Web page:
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Degenerate Triangle

Date: 09/03/2003 at 19:37:32
From: Lisa
Subject: Degenerate Triangle

If a degenerate triangle is a triangle whose three vertices are 
collinear, is it not then just a straight line?

I'm having some difficulty picturing a "triangle" with three points in
a line.

Date: 09/03/2003 at 20:31:44
From: Doctor Rick
Subject: Re: Degenerate Triangle

Hi, Lisa.

Yes, the points of a degenerate triangle are the same as those of a 
single line segment. It consists of three points connected by line 
segments, but one of the points is on the "opposite" side, so the 
other two sides are parts of that first line segment.

Theorems derived from the definition of a triangle as three points 
connected by line segments will apply to this figure -- for instance, 
the sum of its angles is 180 degrees. However, it isn't what we 
picture when we say "triangle", and it isn't a very interesting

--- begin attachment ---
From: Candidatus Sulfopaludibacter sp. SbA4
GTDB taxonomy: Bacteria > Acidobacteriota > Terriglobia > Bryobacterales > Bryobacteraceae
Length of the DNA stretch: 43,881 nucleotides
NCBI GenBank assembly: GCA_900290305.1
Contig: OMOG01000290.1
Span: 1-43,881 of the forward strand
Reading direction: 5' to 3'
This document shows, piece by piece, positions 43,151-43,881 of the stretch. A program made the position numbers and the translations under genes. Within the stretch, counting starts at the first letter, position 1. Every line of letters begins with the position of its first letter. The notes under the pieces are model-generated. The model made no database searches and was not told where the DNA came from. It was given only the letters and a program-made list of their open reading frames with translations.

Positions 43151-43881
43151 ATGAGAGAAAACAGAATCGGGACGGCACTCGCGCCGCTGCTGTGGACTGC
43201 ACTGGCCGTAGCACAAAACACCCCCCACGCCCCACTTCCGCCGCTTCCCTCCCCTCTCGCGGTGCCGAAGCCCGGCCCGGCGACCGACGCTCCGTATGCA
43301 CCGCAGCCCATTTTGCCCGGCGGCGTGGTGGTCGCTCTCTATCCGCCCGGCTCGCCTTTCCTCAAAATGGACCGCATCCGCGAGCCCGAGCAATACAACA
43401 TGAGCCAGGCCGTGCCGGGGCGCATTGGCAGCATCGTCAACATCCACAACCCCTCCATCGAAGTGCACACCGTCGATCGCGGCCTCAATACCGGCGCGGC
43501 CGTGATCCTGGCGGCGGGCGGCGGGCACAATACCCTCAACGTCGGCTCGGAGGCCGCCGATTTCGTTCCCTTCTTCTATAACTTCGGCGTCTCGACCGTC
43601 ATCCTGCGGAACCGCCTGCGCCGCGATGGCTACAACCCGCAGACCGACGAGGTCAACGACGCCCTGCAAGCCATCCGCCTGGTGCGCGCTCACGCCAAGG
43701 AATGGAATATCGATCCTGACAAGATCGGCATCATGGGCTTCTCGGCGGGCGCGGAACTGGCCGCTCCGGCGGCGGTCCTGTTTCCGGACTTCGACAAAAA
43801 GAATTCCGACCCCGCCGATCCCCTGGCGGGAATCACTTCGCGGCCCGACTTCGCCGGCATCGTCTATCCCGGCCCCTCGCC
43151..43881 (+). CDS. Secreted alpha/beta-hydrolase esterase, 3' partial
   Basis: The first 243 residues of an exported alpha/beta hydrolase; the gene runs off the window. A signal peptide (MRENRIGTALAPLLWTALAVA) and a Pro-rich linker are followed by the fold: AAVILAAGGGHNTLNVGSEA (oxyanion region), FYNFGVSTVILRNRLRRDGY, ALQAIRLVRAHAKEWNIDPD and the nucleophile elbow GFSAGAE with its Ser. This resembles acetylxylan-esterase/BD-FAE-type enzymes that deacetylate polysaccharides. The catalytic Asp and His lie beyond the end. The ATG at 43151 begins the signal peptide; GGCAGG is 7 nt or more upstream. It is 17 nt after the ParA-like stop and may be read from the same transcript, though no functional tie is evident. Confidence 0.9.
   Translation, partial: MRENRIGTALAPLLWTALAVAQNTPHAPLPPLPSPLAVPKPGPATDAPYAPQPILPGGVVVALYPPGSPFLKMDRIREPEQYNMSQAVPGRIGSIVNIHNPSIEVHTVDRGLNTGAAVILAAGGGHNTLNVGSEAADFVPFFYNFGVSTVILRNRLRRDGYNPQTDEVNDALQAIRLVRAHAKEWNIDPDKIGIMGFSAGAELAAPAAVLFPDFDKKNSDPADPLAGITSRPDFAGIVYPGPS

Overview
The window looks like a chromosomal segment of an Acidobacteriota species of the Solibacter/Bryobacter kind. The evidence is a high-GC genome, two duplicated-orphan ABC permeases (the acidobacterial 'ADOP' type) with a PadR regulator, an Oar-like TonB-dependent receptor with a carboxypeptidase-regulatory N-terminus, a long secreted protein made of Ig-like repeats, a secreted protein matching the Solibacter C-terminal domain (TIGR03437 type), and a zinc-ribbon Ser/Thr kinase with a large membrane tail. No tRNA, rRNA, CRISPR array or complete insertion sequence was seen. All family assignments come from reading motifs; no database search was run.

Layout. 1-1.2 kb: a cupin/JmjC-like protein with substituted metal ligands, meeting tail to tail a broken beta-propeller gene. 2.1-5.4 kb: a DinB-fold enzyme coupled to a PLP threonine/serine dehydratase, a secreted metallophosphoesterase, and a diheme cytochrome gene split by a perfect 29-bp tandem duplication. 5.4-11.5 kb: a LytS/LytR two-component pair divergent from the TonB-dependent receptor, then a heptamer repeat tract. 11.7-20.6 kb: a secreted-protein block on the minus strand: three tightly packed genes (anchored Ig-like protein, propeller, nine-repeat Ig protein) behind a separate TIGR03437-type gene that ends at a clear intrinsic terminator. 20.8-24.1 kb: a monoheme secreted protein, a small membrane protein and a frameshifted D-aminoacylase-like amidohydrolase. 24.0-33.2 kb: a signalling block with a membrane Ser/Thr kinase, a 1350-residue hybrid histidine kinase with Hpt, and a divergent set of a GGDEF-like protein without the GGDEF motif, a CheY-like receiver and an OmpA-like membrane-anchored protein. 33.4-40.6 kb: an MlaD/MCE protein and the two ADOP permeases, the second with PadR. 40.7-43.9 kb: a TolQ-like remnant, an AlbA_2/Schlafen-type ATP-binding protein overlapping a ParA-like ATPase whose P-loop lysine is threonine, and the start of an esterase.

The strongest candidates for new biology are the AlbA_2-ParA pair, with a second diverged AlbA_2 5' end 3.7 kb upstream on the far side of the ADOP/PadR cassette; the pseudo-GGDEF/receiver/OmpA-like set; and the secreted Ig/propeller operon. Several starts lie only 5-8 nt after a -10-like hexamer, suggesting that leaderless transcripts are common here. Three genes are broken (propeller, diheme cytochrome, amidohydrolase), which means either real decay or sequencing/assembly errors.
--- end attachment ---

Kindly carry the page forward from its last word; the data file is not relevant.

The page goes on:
triangle. That's why it's called degenerate. There are no points 
inside it; its area is zero. Some facts that are true of "ordinary" 
triangles are not true of a degenerate triangle: for instance, it 
does not lie in a unique plane. There are many planes in which all 
points of the degenerate triangle lie.

Does this help?

- Doctor Rick, The Math Forum 

Date: 09/03/2003 at 21:18:10
From: Lisa
Subject: Thank you (Degenerate Triangle)

Thank you. I just wanted to make sure I had it straight.
Associated Topics:
High School Definitions
High School Triangles and Other Polygons

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